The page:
Vagelos Education Center, Auditorium 201
104 Haven Avenue
New York, NY 10032
Stephanie M. Fullerton, PhD, Associate Professor of Bioethics & Humanities, Adjunct Associate Professor of Epidemiology and Genome Sciences, University of Washington
Precision medicine, defined by NIH as “an emerging approach for disease treatment and prevention that takes into account individual variability in environment, lifestyle and genes,” is predicated on programs of biomedical (especially genomic) research that gather, aggregate, and store for indefinite open-ended use patients’ biological specimens, self-reported (and soon mobile-mediated) lifestyle and environmental exposure data, as well as private health information. The scale of such research, which combines features of longitudinal cohort-based (epidemiological) investigation with information-centered ‘big data’ analytics, is unprecedented – both in the degree to which it insists on unfettered access to intimate individual data and in the extent that such efforts are pursued in the context of on-going healthcare delivery. Though risks to privacy associated with re-identification are well-recognized, other consequences of pursuing genomic discovery in the context of clinical care, including laying novel (frequently uncertain) information at the feet of patients, providers and their healthcare institutions, remain underexplored. Drawing on qualitative research with a diverse range of stakeholders at the forefront of clinical genomic implementation, Dr. Fullerton will describe current tensions and discuss their implications for the achievement of medical precision in the post-genomic era.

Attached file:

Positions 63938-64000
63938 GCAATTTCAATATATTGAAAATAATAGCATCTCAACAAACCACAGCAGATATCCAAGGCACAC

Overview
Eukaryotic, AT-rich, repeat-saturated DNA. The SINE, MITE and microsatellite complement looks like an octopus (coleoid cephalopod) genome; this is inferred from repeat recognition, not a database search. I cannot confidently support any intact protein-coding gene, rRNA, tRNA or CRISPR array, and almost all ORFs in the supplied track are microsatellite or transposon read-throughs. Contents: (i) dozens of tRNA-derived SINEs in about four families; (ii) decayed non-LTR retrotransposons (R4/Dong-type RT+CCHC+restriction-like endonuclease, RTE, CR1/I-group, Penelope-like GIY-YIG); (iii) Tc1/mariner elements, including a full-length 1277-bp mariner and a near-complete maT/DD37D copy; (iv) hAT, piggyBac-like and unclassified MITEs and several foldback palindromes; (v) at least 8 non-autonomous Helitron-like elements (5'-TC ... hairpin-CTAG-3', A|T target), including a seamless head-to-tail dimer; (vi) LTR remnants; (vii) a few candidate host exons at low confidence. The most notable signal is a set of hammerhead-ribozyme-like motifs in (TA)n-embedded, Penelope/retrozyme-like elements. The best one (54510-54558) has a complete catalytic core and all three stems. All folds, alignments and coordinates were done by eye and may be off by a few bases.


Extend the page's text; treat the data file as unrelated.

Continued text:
For further information or to convey suggestions about future speakers, contact Paul S. Appelbaum, MD, Director, Center for Research on Ethical/Legal/Social Implications of Psychiatric, Neurologic & Behavioral Genetics, Department of Psychiatry, at 646-774-8630 or firstname.lastname@example.org.
This event is sponsored by the Center for Research on Ethical/Legal/Social Implications of Psychiatric, Neurologic & Behavioral Genetics, and the Department of Psychiatry, Columbia University Medical Center. This seminar is part of the Seminar on Ethical, Legal and Social Implications of Genetics series.